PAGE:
human mind as a whole, the complex relationship between the two is outside the scope of the
present essay.
“Empathy” was a term as yet unavailable to Hume and Smith, coined as it was by social
psychologists early in the twentieth century from the Greek (em-pathos) as a rough translation of
Herder’s German coinage Einfühlung, literally “feeling-into.” “Sympathy,” from the Greek for
“feeling with” or “suffering with” (sym-pathos) was used by Hume and Smith in a sense much
broader than that for which the term is normally used today, in a way that sometimes came closer
to today’s notion of “empathy.” (For etymological information, see the unabridged Oxford
English Dictionary, available online at
Elizabeth S. Anderson, “Is Women’s Labor a Commodity?” Philosophy and Public Affairs
19:1 (1990), pp. 71-92, p. 81.
See the discussion of Rawls’s “morality of principles” as maintaining the affective concern for
others first developed through the “morality of association” in Callan, op. cit., pp. 93-94.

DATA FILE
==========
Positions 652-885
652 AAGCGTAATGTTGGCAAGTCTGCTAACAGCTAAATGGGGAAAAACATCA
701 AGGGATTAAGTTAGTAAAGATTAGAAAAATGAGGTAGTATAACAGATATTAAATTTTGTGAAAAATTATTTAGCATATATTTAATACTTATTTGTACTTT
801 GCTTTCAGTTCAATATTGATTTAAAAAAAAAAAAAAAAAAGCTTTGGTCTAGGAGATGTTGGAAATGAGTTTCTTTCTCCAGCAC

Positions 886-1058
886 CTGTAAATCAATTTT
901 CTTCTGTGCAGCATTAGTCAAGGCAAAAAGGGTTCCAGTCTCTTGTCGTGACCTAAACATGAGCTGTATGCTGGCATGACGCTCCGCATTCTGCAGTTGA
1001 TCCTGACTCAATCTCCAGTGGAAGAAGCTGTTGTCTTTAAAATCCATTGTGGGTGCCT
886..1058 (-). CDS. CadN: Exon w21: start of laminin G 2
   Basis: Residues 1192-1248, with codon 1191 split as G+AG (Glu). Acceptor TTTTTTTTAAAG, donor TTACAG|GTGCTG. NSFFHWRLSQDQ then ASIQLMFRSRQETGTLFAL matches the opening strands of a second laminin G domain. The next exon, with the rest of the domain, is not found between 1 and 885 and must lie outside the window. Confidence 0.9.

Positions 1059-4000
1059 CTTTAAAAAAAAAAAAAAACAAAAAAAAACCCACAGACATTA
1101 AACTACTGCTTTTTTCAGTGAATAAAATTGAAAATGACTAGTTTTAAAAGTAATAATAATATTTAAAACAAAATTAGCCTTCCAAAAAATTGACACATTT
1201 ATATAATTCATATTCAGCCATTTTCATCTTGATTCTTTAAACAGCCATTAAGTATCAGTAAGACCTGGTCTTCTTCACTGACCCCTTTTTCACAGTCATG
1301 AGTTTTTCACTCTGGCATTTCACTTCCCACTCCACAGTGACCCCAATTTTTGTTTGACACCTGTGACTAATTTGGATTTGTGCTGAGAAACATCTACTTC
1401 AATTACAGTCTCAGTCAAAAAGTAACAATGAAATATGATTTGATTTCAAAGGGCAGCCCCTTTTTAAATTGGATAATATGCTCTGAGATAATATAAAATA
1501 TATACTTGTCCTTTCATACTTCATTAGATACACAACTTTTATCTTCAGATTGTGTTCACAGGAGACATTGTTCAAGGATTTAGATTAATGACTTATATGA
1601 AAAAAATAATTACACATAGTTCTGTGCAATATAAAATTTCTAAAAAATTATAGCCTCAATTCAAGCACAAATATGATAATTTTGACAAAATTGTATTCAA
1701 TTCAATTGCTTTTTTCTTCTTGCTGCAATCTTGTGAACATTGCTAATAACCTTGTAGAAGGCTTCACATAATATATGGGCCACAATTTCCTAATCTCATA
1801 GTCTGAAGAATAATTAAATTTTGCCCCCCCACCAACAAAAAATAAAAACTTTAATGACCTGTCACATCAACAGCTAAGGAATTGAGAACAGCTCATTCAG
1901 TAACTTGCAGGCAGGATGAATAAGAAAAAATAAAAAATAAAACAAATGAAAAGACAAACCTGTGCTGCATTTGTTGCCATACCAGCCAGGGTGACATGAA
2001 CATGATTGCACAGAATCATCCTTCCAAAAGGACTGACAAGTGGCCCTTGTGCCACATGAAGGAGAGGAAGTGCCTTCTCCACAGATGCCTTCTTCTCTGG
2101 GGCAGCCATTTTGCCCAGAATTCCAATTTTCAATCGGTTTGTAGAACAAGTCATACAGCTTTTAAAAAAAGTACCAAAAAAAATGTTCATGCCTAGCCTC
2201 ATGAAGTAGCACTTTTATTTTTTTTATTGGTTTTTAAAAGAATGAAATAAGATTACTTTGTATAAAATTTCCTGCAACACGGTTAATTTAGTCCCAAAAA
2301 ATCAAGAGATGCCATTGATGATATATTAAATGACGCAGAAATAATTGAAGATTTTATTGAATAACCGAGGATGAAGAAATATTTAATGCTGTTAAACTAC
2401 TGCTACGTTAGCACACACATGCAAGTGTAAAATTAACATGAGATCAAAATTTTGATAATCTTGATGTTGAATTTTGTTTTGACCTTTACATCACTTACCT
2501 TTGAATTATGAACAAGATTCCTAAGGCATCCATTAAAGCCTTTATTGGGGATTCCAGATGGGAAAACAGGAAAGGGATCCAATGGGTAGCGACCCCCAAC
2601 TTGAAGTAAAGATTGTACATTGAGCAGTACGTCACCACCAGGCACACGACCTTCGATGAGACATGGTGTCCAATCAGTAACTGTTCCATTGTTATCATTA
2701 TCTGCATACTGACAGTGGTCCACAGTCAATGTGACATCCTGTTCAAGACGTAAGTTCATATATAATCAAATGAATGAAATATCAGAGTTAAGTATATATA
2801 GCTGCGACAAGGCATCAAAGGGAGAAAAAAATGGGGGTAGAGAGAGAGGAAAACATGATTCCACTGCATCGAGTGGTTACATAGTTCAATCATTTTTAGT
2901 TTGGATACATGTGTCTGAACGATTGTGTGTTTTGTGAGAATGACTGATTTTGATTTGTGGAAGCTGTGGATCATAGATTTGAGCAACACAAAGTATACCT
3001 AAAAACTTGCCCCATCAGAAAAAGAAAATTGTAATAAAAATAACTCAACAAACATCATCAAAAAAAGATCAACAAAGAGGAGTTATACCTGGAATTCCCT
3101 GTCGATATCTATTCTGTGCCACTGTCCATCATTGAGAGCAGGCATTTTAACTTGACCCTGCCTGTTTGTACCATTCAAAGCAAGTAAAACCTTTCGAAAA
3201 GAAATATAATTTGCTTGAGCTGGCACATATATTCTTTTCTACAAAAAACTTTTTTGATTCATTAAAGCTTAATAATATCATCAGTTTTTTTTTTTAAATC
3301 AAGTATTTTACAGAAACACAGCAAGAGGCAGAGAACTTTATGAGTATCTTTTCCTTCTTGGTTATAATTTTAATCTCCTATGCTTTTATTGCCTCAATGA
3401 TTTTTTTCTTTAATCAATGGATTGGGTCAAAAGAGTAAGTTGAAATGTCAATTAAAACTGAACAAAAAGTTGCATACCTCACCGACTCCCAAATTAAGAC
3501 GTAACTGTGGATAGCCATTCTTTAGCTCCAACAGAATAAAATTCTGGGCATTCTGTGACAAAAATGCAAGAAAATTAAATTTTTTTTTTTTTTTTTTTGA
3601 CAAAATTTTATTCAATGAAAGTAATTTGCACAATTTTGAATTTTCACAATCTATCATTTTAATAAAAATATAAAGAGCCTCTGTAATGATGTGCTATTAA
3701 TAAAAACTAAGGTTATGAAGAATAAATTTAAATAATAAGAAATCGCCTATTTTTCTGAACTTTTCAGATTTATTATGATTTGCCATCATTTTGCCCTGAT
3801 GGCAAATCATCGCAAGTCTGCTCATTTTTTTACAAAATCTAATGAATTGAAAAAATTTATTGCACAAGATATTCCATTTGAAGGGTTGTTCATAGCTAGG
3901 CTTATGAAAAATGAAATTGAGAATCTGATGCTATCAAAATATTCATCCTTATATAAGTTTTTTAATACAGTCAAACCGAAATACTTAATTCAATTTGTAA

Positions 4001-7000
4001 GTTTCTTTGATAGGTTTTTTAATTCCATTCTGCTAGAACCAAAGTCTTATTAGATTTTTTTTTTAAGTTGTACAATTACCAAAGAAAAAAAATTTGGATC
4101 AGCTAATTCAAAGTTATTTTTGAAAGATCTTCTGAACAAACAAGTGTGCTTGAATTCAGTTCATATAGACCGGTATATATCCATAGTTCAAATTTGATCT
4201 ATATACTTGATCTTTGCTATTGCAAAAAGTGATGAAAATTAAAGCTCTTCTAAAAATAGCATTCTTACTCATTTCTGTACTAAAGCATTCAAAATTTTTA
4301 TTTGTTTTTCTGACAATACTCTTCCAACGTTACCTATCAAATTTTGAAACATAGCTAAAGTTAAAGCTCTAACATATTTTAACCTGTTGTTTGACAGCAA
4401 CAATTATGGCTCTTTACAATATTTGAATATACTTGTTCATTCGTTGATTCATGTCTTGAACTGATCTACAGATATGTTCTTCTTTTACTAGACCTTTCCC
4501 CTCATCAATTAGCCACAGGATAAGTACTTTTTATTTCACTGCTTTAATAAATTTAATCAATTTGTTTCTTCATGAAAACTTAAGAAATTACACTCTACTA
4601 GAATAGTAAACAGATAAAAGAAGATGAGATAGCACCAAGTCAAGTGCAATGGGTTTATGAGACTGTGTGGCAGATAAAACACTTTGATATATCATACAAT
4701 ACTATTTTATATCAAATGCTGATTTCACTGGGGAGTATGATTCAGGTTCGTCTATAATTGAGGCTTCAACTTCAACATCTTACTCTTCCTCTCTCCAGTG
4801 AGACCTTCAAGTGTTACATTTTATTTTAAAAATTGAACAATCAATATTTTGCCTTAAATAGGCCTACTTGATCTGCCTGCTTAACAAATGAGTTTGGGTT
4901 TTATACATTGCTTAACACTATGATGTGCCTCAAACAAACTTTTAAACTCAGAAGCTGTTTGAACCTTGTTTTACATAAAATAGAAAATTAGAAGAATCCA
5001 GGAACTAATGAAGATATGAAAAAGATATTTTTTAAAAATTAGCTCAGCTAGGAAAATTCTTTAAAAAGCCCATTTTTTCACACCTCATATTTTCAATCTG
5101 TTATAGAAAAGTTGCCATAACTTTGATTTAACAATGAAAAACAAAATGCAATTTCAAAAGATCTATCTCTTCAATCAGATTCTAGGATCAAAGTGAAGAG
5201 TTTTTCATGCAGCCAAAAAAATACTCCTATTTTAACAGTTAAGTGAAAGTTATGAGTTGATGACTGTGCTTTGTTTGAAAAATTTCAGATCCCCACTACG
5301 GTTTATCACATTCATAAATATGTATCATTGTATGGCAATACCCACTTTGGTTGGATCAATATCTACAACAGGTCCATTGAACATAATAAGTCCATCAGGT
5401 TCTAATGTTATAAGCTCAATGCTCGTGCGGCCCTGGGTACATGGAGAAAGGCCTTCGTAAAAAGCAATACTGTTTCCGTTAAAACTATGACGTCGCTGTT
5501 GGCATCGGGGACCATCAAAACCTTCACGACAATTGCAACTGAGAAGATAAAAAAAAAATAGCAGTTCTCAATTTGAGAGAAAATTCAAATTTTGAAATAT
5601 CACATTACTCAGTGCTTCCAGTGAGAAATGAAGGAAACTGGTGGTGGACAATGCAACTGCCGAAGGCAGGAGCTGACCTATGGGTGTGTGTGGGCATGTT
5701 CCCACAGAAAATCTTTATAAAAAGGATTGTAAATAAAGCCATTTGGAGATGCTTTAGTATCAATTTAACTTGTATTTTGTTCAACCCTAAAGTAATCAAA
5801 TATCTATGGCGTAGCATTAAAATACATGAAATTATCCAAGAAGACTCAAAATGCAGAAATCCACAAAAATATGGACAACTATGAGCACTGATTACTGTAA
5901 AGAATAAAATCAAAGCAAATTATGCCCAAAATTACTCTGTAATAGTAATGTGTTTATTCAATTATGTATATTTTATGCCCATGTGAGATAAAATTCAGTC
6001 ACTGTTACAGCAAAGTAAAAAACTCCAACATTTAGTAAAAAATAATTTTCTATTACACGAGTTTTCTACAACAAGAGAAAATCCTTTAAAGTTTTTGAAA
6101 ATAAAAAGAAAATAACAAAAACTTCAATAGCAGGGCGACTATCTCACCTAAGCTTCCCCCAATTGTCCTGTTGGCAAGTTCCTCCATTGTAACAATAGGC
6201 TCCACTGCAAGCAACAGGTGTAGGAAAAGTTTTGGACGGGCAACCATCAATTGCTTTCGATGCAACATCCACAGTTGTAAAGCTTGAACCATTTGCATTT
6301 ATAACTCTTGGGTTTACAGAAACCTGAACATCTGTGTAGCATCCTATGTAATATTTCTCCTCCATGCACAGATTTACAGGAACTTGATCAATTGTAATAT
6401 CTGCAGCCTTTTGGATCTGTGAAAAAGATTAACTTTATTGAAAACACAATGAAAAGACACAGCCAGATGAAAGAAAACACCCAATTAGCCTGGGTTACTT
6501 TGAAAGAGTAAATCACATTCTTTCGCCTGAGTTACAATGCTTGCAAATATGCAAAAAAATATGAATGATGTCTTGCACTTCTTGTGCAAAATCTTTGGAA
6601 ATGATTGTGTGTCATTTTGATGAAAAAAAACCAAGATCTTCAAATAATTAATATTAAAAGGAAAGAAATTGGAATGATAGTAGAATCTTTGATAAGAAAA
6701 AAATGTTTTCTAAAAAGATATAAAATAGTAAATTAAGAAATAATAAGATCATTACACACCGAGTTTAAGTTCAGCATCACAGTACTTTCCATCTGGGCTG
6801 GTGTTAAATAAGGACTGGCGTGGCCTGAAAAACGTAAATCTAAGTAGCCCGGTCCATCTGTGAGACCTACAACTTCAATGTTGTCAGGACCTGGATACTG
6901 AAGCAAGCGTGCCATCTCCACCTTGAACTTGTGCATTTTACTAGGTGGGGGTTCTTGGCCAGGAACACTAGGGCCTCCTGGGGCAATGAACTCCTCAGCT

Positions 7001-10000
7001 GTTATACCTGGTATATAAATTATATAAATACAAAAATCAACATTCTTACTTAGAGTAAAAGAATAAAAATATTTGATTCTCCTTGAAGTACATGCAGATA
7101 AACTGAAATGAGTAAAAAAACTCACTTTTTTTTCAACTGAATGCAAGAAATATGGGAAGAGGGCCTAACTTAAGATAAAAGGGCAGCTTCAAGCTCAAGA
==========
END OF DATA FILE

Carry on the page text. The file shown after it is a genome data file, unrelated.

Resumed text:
Although Callan rejects what he calls “sentimentality” (pp. 103-112), cultivating what can
properly be called the sentimentalist features of Rawls’s developmental moral psychology is
nonetheless the focus of Callan’s theory of civic education.
Rawls is thus genuinely critical of what he calls the “Manichean” elements in Kant’s moral
psychology—the moments at which Kant suggests an ontological divide between the moral,
rational and autonomous noumenal self and the amoral, emotional and heteronomous
phenomenal self. Despite the fact that “the manner and tone of the Manichean tendency are often
present” in Kant’s writings, Rawls nonetheless insists that Kant’s “explicit doctrine is
Augustinian” (Rawls, Lectures on the History of Moral Philosophy, op. cit, p. 303). Rather than